President Bush hit the campaign trail in the Midwest Sunday, making stops in Illinois, Minnesota, South Dakota, and Iowa.
Bush paid solemn tribute to Sen. Paul Wellstone, the Democrat killed last month in a plane crash, but fought to derail Walter Mondale's bid to succeed Wellstone, telling Minnesotans that Republican Norm Coleman is the state's future.
"Believe me when I say, we need fresh air in the United States Senate," Bush said, an apparent reference to the fact that Mondale already served in that body, from 1964-1976. "The future of Minnesota rests with Norm Coleman."
In an extraordinary departure from his standard stump speech, Bush opened his remarks by saying Minnesotans were going through "a traumatic time" following Wellstone's death.
"After all, just nine days ago, you lost a principled senator along with his wife and daughter and five other fellow Americans," Bush said. "Paul Wellstone was respected by all who worked with him, he'll be missed by all who knew him.
"Now a vote is coming on in the middle of a state that is mourning," Bush said. "And even though your state is still in mourning, I'm here to remind people from all political parties that you have a duty to vote."
Democrat-turned-Republican Coleman, basking in the presence of a president who has raised millions of dollars for him, pledged to thousands of GOP activists in a sports arena: "Give me your support, give me the next two days of your life, and I will give you six years of the kind of leadership that will make you very, very proud."
Jim Manley, a spokesman for Mondale, said Bush's salute to Wellstone was "appreciated, and they're nice words." But, he said, "The irony is that Norm Coleman ran a campaign of malicious half-truths trying to malign Wellstone." Mondale's "experience and record of unparalleled achievement" makes him the most qualified candidate for Wellstone's job, Manley said.
Bush was greeted at the arena by signs bearing Mondale's nickname, "Fritz."
The White House was tightlipped about its political plans for Minnesota just after Wellstone died, but officials said Sunday that Bush intended all along to return to the state if Coleman thought it would help.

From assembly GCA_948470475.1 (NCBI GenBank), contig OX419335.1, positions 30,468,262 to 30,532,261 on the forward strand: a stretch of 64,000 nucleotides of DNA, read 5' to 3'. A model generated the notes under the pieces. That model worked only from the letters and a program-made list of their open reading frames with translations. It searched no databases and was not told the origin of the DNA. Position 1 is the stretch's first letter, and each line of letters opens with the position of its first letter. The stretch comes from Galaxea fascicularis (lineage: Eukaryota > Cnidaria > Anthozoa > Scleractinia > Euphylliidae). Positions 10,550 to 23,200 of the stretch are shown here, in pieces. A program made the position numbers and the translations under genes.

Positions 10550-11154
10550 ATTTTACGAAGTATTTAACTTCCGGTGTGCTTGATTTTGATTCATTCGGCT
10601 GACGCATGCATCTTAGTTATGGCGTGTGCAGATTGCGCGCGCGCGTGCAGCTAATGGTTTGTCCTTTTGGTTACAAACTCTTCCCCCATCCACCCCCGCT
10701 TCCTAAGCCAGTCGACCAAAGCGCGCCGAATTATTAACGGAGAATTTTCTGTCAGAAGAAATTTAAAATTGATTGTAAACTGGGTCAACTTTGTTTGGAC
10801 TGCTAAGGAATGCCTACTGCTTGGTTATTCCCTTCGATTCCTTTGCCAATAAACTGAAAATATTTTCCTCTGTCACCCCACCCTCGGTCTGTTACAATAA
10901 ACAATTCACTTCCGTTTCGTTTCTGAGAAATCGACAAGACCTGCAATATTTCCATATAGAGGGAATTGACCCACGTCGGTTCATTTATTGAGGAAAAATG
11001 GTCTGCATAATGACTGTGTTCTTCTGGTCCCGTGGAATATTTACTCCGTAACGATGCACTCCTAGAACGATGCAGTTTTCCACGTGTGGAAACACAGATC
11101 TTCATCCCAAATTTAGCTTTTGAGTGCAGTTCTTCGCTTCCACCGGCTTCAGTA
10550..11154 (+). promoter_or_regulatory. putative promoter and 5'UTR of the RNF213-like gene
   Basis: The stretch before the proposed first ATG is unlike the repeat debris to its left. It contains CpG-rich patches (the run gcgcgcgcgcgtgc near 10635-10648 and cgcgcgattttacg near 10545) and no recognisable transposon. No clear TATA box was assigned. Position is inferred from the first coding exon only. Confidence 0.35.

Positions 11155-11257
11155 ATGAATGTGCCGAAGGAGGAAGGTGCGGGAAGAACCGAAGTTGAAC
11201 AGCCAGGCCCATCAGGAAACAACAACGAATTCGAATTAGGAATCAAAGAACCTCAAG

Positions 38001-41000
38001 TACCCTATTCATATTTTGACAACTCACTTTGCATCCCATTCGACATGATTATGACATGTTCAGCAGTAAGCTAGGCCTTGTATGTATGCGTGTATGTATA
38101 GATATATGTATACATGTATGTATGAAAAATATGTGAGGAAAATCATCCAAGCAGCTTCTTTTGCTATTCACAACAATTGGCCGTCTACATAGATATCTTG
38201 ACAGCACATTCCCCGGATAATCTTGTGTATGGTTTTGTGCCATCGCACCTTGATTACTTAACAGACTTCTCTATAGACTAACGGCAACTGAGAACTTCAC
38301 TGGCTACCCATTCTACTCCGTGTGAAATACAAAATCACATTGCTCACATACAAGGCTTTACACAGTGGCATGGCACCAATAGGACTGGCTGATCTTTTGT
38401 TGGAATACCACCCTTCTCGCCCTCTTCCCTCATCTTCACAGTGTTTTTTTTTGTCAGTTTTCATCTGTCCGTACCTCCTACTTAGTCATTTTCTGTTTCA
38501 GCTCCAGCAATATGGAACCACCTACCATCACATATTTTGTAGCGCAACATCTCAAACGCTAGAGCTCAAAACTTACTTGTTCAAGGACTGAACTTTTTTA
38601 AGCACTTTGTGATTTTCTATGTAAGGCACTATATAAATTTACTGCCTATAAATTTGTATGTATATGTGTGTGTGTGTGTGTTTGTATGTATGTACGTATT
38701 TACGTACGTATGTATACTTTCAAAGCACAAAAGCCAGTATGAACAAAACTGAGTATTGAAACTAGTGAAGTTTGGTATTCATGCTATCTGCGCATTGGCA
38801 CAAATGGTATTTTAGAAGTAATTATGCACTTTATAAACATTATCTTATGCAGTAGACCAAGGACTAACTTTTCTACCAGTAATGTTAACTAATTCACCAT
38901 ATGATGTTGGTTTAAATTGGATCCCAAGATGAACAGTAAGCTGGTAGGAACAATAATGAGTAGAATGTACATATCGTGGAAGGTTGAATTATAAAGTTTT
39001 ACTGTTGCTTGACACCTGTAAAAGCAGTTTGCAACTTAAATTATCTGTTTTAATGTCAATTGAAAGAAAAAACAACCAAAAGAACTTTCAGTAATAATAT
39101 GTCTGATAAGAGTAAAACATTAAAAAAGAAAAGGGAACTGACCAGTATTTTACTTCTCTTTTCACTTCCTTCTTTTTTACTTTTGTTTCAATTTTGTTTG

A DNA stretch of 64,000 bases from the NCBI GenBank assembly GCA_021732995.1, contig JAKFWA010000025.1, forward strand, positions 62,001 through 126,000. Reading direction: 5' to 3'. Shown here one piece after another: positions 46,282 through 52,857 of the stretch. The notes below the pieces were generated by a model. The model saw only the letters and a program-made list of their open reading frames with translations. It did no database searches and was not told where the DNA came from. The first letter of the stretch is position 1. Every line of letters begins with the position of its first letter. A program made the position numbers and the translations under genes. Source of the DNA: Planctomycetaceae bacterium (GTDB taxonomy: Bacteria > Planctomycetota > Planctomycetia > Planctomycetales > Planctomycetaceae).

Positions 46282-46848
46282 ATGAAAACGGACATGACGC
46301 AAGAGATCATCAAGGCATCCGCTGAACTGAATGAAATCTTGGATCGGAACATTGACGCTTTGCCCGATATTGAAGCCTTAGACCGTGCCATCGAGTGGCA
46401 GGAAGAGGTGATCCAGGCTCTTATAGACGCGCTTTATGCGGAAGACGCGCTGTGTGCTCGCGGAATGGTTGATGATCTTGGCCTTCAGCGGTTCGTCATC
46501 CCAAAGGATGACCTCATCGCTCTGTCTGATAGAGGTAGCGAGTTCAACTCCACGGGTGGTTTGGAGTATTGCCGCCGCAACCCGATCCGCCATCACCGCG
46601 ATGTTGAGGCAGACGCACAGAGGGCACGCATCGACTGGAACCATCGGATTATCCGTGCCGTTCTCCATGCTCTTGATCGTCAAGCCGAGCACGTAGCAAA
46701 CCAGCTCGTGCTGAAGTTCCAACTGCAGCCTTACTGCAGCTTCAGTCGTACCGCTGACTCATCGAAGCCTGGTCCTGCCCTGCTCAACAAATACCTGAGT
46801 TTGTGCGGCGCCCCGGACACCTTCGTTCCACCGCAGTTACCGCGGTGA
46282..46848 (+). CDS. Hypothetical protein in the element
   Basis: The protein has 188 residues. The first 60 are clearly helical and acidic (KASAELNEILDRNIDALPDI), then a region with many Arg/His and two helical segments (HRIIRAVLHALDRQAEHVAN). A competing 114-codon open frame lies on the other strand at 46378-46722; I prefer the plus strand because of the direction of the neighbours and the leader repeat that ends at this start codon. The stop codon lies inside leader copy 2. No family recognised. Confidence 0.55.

Coleman did, and the White House sent Vice President Dick Cheney on Friday and Laura Bush on Saturday before the president's visit.
New polls Sunday suggested the race was very tight, with Mondale slightly ahead in one but slightly behind in another.
Bush's remarks came midway through a feverish swing through Midwestern battleground states, looking to deliver 11th-hour aid to Republicans in races that will determine control of Congress and statehouses.
In his first get-out-the-vote stop Sunday, Bush was in Springfield, Ill., promoting GOP candidates including state Attorney General Jim Ryan, who has narrowed the gap in the governor's race against Democratic Rep. Rod Blagojevich.
"While you're in that voting booth, support a good man for governor — his name is Jim Ryan," Bush said. "A lot of people in this state have written him off. I think they spoke a little too soon, don't you?" An audience of thousands responded with a roar of agreement.
Bush also backed Rep. John Shimkus, battling another incumbent, Democratic Rep. David Phelps, for a new congressional seat in Illinois. It is one of four contests around the country pitting two sitting members of Congress against one another. Shimkus appears to have a slight edge, but the race remains tight.
"For the sake of Illinois, for the sake of this congressional district, for the sake of the country, put John Shimkus back in the United States Congress," Bush said.
In South Dakota, Bush took aim at Senate Majority Leader Tom Daschle, D-S.D., whose Democratic colleague in the Senate, Tim Johnson, is neck-and-neck with Rep. John Thune, hand-picked by the president for the race. Bush was in South Dakota on Thursday — in Daschle's hometown, no less — and Laura Bush campaigned for Thune on Sunday.
"Right after I finish speaking, you get home and turn out the vote," Bush told his audience in his third speech of the day.
Bush has mounted an aggressive push ahead of Election Day, and by the time he gets to his Texas ranch late Monday, he will have visited 17 cities in 15 states in five days. Sunday alone, he spent almost half his 12-hour day in the air, spending time — usually under an hour — in five different states.
Sen. Patty Murray, D-Wash., head of the Democratic Senatorial Campaign Committee, predicted voters will not want to see the legislative and executive branches controlled entirely by Republicans.
"What voters are looking at is, do we have a check-and-balance on this White House that will allow another voice, a debate and a discussion," she said on CBS' Face the Nation. "Or are we going to see extreme agendas move through?"
From South Dakota, where Bush met up with the first lady as she completed two heavy days of campaigning, the president was going to Iowa for the night. On Monday, his final campaign swing was to take him through Missouri, Arkansas and Texas.
The Associated Press contributed to this report.